SOAS University of London

Centre for Development, Environment and Policy (CeDEP)

Understanding Sustainable Development (30 credits)

Credits:
30 credits

Scope and syllabus

Understanding Sustainable Development Module Sample (30 Cr; pdf; 602kb)

‘Sustainable development’ has become the main guiding principle in international development – but where did it come from, and what does it really mean? The idea of sustainable development emerged during the late twentieth century in response to growing concerns about the apparent failure of conventional, state-led ‘development’ initiatives and about the extent and pace of environmental degradation, especially at the global scale. ‘Sustainable development’ has rapidly become a popular term – yet one that is also ambiguous and fiercely contested. As Jonathon Porritt, former Chairman of the UK Sustainable Development Commission acknowledged, sustainable development is a notoriously slippery term that can mean ‘practically nothing to people, or practically everything’. Indeed, some versions of sustainable development demand radical social re-organisation – including new forms of government and governance – in order to promote more just relations between societies and environments, whilst other versions of sustainable development amount to little more than ‘business as usual’. Therefore, it is important to understand the concept of sustainable development and the various ways in which it is used. In its most authoritative form, sustainable development is associated with some important, core principles that deserve critical examination.

In this module, the idea of sustainable development is explained and explored. Some influential definitions of sustainable development are considered and the main principles of sustainable development are explained. We look at the emergence and evolution of the concept of sustainable development, in order to explain the historical context of current debates. ‘Mainstream’ notions of sustainable development are outlined together with some of the key strategies that are now used to promote sustainable development. Various resistances to the concept, and some alternative approaches to sustainable development, are also examined critically. The module then considers whether the idea of sustainable development is serving us well, or whether it is time for a fresh approach. Overall, this module provides an overview of some of the most important areas of debate and controversy in relation to sustainable development, and it points towards some of the ways in which the concept may continue to evolve.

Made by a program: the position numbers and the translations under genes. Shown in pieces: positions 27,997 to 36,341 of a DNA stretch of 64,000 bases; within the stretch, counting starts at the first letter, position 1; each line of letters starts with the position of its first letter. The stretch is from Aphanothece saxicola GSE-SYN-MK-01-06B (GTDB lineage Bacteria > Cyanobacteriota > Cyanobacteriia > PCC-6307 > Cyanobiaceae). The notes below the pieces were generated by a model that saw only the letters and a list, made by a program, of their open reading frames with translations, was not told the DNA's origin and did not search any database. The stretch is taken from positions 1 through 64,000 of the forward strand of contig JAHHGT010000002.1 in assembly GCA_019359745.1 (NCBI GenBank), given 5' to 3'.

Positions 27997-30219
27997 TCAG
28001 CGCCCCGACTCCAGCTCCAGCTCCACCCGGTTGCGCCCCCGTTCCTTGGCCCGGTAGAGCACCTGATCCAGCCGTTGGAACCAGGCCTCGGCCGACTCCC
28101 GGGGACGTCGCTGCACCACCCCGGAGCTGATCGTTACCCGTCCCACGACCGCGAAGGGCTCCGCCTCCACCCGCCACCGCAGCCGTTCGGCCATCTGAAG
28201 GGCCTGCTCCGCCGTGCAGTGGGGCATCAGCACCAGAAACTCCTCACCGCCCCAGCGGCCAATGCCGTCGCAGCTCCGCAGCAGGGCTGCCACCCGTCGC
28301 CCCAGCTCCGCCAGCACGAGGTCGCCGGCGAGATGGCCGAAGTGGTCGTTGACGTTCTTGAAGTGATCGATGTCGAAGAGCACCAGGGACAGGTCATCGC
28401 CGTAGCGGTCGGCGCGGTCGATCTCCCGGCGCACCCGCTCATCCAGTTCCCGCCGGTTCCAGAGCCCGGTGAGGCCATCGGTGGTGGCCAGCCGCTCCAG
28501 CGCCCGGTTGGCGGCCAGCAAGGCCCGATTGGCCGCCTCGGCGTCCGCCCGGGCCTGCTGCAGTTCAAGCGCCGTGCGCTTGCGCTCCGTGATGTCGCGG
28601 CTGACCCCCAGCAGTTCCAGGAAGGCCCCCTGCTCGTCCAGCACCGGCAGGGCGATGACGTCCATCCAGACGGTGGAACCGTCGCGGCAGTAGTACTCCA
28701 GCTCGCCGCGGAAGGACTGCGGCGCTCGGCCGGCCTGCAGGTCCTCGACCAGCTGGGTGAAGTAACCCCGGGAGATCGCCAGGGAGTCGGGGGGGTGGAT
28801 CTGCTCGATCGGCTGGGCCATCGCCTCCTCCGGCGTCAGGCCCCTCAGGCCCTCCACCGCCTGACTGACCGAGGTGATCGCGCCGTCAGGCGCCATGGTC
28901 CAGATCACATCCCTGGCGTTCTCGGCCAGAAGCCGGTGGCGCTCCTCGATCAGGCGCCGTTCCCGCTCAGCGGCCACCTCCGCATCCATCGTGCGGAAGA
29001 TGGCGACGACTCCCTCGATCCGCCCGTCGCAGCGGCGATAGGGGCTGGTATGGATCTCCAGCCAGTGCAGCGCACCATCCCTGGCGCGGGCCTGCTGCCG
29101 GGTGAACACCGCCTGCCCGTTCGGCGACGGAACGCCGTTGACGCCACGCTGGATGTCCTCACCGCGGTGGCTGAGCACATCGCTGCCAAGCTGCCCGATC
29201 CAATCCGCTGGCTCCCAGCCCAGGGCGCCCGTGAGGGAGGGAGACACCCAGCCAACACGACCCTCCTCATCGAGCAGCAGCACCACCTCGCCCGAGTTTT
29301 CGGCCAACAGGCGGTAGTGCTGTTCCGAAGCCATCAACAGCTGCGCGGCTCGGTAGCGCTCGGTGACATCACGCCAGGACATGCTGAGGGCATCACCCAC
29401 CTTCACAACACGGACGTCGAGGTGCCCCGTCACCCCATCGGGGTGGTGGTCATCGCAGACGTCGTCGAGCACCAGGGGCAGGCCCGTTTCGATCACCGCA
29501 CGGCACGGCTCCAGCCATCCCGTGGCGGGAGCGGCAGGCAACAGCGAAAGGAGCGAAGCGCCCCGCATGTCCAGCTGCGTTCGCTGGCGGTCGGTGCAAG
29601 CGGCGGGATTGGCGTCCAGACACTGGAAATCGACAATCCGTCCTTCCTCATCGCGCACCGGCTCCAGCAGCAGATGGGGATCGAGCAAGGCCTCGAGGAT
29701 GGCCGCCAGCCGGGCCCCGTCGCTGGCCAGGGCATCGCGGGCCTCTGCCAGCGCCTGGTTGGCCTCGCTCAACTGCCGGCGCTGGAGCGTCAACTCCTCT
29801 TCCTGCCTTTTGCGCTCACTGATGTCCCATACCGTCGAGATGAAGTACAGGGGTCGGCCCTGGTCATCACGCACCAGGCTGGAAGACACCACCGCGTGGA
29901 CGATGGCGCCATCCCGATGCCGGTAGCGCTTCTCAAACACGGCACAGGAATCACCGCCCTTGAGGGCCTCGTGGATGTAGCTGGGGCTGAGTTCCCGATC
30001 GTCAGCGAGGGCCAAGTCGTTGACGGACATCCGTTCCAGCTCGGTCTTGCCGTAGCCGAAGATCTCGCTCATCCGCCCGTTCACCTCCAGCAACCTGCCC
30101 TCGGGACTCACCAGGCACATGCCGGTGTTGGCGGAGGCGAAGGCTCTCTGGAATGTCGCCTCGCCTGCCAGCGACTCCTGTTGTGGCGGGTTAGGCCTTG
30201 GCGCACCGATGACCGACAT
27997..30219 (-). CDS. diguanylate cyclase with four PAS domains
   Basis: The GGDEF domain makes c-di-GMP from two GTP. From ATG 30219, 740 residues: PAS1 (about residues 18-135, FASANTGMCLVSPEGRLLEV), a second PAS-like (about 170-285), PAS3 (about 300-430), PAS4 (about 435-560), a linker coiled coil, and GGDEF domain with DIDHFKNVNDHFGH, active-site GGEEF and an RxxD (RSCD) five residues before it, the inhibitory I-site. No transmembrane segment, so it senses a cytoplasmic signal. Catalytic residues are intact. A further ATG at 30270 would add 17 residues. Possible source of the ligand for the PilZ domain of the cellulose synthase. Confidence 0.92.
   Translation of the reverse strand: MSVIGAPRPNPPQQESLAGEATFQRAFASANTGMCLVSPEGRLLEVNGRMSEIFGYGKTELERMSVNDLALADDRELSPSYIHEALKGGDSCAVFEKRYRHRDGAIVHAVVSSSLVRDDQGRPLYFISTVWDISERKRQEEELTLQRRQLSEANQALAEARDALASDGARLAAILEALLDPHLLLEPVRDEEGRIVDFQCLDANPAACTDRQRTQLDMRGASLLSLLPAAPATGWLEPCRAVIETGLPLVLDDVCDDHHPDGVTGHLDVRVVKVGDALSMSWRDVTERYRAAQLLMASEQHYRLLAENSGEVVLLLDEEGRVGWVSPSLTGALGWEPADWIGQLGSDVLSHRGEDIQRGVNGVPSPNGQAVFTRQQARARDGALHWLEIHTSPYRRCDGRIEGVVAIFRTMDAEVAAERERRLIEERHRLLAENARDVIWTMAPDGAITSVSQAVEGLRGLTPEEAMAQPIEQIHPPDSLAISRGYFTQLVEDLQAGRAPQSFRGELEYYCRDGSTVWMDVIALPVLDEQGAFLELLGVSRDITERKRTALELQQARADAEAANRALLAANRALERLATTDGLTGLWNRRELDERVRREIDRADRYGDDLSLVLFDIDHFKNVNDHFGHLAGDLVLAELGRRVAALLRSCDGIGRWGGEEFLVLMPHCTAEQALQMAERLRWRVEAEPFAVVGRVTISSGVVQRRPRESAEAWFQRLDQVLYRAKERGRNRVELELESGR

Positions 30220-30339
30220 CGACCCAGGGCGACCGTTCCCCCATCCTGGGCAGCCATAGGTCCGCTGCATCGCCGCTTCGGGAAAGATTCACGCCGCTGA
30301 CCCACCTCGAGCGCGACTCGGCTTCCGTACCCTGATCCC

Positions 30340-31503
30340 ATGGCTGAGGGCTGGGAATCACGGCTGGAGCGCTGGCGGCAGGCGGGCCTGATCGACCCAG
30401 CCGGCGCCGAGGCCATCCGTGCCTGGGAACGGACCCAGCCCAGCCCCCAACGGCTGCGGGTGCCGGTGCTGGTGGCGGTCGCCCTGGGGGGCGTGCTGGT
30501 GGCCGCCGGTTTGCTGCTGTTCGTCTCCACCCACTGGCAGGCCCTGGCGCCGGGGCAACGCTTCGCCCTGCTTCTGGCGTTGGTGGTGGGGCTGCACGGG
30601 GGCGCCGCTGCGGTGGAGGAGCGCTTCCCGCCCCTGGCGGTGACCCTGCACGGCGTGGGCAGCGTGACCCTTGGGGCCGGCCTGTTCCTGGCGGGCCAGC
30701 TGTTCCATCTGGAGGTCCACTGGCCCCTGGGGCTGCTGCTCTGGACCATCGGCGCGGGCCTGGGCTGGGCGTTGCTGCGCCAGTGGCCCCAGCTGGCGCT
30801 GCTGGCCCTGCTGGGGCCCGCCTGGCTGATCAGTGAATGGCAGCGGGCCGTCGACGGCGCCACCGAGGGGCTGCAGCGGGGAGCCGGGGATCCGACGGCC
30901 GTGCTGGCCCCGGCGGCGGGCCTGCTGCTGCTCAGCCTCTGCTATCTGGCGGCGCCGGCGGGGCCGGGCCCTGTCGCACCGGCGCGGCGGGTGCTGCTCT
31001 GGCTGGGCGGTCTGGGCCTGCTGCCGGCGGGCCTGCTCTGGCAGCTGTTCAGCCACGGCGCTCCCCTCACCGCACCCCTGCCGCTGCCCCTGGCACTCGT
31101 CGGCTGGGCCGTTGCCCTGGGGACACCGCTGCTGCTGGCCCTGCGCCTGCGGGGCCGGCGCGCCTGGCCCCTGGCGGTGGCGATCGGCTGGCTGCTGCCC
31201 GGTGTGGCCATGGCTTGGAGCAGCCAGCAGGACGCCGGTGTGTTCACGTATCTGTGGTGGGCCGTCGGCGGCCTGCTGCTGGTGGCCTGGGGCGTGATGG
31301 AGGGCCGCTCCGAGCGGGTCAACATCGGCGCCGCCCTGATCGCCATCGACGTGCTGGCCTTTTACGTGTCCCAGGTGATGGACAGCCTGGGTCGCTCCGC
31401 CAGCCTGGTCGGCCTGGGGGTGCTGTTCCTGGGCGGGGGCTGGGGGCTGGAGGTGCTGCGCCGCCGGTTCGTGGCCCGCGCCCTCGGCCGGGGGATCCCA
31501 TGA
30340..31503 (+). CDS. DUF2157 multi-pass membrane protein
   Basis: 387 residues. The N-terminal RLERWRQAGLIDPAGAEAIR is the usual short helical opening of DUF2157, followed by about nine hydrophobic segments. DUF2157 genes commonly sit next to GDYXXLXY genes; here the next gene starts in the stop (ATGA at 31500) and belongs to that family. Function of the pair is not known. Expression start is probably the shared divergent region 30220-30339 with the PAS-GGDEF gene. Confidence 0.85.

Objectives and learning outcomes of the module

By the end of this module, students should be able to:
• Define, understand and evaluate critically the concept of sustainable development
• Understand and evaluate critically the main principles of sustainable development
• Understand and evaluate critically the emergence and evolution of the concept of sustainable development
• Understand and evaluate critically the main strategies for promoting sustainable development
• Understand and evaluate critically a range of alternative approaches and perspectives towards sustainable development
• Understand and evaluate critically some of the most important current issues and debates in relation to sustainable development.

Workload

We recommend students dedicate 15 - 20 hours of study time per week. This can be broken down to 15 - 20 hours per unit, 25 hours for the assignment and 40 hours for exam revision.

Scope and syllabus
  1. The challenge of sustainable development
  2. Defining sustainable development
  3. The evolution of the concept
  4. Types of sustainable development
  5. Delivering mainstream sustainable development
  6. Measuring sustainable development
  7. Alternative perspectives
  8. Reformism and radicalism
  9. The circular economy
  10. Revisiting the challenge of sustainable development
  11. Responsive cohesion
  12. Climate change and sustainable development
  13. Biodiversity conservation and sustainable development
  14. Revisiting the SDGs
  15. Conclusion
Method of assessment

This module is assessed by:

  • initial exercise, commentary and critical discussion (10%)
  • 3000-word examined assignment (EA), with an element of online interaction and discussion (40%)
  • two-hour written examination (50%)

Disclaimer

Important notice regarding changes to programmes and modules